In keeping with Paris’ mounting aversion to automobiles, Mayor Anne Hidalgo recently announced plans to bar motorists from the banks of the River Seine by summer 2016. This latest blow to motorists occurs in tandem with the all-or-nothing anti-pollution target Hidalgo set last year of banning all non-electric or hybrid vehicles from Paris’ most polluted streets by 2020.

Continue reading after the jump.

New York City just made biking down cobblestone streets way more fun

The Varick bike lane. (Branden Klayko / AN)

The Varick bike lane. (Branden Klayko / AN)

Cobblestone streets are beautiful to walk around and add charm to historic neighborhoods, but biking down these bumpy thoroughfares is another story. New York City has solved that problem with a new design treatment to a block-long cobblestone bike lane along Varick Street in the city’s Tribeca neighborhood.

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What’s a protected bike intersection? Salt Lake City would like to show you with the nation’s first installation

Salt Lake City's planned protected bike intersection. (Courtesy SLC.GOV)

Salt Lake City’s planned protected bike intersection. (Courtesy SLC.GOV)

Let’s be honest, if you were asked to guess which American city is getting the country’s most advanced piece of bike infrastructure, you would say San Francisco, Portland, or maybe even Pittsburgh. A handful of you might point to Chicago or New York, but very few—if any—of you would go with Salt Lake City, Utah.

Continue reading after the jump.

NASA crowdsourcing proposals for a built environment on Mars: Shelter, food, water, and communications systems needed

journey_to_mars-100583666-primary.idge

(Courtesy NASA)

NASA is on a mission to end our parasitic dependence on earthly resources with a planned hijack of Mars. Through the Journey to Mars challenge, NASA invites applicants to submit proposals for a built environment on the red planet that is conducive to long-term human habitation and sustenance.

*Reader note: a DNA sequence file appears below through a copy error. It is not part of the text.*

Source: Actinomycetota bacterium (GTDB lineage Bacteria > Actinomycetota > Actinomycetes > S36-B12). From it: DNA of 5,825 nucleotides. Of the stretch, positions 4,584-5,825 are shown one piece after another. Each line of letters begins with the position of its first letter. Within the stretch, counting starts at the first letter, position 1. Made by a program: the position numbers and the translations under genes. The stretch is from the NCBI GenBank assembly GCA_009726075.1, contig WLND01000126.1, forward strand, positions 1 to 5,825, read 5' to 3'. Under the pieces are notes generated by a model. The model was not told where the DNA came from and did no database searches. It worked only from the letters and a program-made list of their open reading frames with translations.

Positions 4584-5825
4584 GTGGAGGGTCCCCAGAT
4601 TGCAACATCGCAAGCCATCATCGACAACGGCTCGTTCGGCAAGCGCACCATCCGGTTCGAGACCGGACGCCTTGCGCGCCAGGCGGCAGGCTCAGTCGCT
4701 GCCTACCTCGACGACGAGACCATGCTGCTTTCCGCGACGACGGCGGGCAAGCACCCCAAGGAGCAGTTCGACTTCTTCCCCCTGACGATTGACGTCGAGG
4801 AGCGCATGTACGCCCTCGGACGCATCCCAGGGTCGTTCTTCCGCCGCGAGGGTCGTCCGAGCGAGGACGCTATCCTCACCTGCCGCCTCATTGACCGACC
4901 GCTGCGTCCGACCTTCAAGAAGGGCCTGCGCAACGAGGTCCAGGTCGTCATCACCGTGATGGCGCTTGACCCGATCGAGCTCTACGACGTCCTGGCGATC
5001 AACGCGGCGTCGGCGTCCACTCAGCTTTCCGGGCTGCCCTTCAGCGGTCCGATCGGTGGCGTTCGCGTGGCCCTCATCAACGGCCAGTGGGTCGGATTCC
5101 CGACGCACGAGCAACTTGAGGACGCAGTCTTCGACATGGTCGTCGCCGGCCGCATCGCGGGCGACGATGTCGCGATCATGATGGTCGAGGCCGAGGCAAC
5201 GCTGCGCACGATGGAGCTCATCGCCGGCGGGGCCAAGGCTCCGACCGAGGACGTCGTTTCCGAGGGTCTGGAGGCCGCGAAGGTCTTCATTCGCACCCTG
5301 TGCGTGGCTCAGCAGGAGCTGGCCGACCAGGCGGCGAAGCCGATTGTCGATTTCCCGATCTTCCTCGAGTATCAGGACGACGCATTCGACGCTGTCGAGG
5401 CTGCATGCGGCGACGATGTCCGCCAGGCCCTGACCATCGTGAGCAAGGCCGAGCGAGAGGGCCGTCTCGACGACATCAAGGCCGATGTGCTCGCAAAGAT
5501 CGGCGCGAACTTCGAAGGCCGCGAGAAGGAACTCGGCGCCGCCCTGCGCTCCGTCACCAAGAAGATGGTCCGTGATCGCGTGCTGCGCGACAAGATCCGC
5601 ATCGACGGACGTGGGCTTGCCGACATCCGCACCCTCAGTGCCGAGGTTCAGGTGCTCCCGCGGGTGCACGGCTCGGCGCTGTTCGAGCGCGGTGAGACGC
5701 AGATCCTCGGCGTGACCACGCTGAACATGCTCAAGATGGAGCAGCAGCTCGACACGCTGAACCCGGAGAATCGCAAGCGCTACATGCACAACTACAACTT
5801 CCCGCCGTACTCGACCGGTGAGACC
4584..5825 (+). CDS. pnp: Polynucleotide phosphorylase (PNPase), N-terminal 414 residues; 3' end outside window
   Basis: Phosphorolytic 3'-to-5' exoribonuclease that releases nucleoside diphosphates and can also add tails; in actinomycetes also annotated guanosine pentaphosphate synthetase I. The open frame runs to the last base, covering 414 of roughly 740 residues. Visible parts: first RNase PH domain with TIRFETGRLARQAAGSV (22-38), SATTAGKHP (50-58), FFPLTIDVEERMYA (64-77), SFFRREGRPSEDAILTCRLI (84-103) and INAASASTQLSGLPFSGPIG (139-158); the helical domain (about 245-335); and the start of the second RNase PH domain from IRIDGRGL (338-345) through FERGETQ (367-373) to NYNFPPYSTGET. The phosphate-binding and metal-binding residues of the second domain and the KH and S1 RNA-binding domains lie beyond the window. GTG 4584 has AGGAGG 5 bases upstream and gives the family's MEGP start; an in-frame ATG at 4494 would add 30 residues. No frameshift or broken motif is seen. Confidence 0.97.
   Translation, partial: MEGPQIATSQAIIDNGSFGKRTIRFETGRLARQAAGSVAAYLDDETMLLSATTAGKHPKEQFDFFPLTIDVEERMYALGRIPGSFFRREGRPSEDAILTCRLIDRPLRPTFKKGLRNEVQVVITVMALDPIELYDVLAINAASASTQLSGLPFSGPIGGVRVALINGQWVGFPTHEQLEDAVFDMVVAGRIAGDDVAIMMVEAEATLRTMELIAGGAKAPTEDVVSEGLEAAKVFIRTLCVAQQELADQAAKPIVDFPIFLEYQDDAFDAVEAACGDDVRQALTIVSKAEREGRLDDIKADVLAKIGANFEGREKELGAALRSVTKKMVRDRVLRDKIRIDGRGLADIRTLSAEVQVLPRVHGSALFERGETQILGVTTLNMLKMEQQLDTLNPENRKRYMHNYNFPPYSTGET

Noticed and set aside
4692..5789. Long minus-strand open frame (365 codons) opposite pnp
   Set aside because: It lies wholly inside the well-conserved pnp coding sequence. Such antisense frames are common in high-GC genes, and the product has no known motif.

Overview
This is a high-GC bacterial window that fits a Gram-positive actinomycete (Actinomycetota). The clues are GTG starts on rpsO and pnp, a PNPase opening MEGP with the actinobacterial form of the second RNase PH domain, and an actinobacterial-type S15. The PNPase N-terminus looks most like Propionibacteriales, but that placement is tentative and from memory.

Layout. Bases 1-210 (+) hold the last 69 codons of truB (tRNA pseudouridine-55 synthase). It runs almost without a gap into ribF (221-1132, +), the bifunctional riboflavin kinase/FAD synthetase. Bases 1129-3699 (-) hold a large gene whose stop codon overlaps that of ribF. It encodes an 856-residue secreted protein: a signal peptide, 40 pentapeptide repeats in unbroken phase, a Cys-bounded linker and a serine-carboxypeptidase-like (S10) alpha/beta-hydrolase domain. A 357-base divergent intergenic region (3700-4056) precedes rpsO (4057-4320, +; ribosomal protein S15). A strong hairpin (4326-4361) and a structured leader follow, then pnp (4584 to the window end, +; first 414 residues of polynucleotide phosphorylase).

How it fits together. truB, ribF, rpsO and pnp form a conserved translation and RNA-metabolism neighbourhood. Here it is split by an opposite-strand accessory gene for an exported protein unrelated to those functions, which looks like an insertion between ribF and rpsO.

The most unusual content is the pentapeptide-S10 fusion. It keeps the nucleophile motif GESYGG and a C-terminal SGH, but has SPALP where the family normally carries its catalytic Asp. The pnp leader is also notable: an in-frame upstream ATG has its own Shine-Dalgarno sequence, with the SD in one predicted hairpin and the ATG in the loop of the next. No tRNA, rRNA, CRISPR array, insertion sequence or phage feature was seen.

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This Seattle architect built a basement man cave housing 250,000 neatly arranged LEGO bricks

(Courtesy KOMO News)

(Courtesy KOMO News)

One Seattle architect’s much ballyhooed basement isn’t built from LEGO bricks, but it houses 250,000 of them in 150 meticulously sorted bins.

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designLAB Re-Wraps Rudolph

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designLAB architects conceived of the addition as a vitrine showcasing Paul Rudolph's work. (Jonathan Hillyer)

designLAB architects conceived of the addition as a vitrine showcasing Paul Rudolph’s work. (Jonathan Hillyer)

Transparent addition puts historic Brutalist library on display.

When designLAB architects signed on (with associate architect Austin Architects) to renovate and expand the Claire T. Carney Library at the University of Massachusetts Dartmouth, they faced a particular challenge: addressing the college’s changing educational and sustainability priorities while respecting the legacy of the campus’ original architect and planner, Paul Rudolph. “We never intended to try to preserve the building 100 percent,” explained designLAB’s Ben Youtz. “It was more about understanding Rudolph’s goals for the project, then re-presenting them to meet current needs.” Read More